• Corbett

      Fantastic, thanks Debbie!

  • cal @ passivepennies

    Hi there , i found your site through pat flynns blog . Awesome information . Thank you very much and bookmarked !

  • patrick

    Absolutely great post! Thanks for all the action steps. I’m sure that I’m missing a few that I could implement from this post. Very good for getting some refreshing ideas.

  • Madeline

    I am going to go through the items on this post one by one. This is just what I needed. Thank you!

  • Deondra

    Wow, this is great. Very specific and tangible insights! I can’t wait to start my blog now.
    Thanks a million!

  • Stephan

    Pure… Epic… Shit…

    Nothing else needs to be said.

  • teatree

    Action #5 is so true – it’s as important to socially network online as it is off line. But sadly, this is one area I’m not good at.

  • David Stillwagon

    Terrific list! definitely worth bookmarking.

  • The Stand up Comedy Center

    Wow. This is what I’m going to do.

  • Clare

    I’m new to your website and this is a pretty impressive first post to read. I’ve already checked off some of the items you mention but there is still more I can do. Right now I’m off to see what tips you have for connecting with other bloggers in my niche.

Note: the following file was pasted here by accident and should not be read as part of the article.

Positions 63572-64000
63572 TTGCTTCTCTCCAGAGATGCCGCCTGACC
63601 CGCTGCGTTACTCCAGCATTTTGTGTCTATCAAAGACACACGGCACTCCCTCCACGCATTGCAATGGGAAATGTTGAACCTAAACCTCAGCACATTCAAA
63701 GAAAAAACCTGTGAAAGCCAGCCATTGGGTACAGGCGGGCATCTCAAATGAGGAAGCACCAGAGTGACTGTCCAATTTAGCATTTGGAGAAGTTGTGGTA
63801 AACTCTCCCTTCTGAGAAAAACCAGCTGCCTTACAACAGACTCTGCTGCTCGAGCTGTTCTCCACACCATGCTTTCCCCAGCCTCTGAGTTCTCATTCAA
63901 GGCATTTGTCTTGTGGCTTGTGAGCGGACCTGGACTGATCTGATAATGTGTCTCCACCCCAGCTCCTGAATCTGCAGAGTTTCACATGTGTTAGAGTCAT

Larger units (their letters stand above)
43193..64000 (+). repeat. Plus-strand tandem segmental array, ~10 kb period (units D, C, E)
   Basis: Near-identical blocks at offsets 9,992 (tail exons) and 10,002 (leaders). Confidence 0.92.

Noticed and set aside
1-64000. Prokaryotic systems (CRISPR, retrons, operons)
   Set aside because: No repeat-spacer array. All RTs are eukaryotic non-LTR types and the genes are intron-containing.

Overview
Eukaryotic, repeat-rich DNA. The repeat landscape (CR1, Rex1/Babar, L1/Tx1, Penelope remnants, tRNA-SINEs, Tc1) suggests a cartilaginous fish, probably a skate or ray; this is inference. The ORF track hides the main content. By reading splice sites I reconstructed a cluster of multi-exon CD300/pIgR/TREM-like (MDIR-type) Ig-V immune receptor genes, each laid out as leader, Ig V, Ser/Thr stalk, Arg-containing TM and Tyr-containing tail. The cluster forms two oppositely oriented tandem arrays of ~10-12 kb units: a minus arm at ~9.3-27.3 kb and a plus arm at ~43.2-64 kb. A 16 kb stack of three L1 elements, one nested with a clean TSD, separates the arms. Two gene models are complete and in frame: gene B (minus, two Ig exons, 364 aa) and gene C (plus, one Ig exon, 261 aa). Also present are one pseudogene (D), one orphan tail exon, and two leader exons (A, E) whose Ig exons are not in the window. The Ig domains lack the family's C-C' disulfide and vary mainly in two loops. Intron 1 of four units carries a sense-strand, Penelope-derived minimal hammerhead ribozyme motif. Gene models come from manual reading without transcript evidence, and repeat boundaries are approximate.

• Tony

    Wow! Great post! You have made me look at my website in a completely different manner. It’s definitely time for a re-evaluation. I will be putting many of these suggestions/tips to use in the near future. Thanks again!

    P.S This is the first post I have read on your blog, and It will keep my coming back for more

    • Corbett

      Cool Tony, I hope the tips help. Thanks for reading and commenting!

  • Faheem

    One of the great posts I have ever read. Although I was directed to this post by Pat (passiveincomeblog) but really great work.

  • Jia Jun

    This is really awesome Corbett.
    Ya, indeed the format, structure and title does affect and make a post go viral. Understand it, and it’s a big hit for our blog. :D
    Anyway, gonna apply these tips especially those I’m yet to build like e-mail list. Yet to start because not really know what to write and how people people would subscribe for it.
    Will research deeper on that. :D
    Thanks again for the awesome post Corbett. :D

  • Brandon

    Hey hey Corbett

    Thanks for writing this post man! I picked up several nice tips to implement. I just started a new blog recently and one of these I want to implement is the Rant post. Also working on a testing series on triggers. Planning on doing some real life experiments on social triggers that influence and revealing my stats and results.
    Should be fun!

    Going to slowly add these in man.


  • Ian Belanger | Network Marketing Success

    Hey Corbett,

    Excellent list! I personally have done about half of the things you suggested here.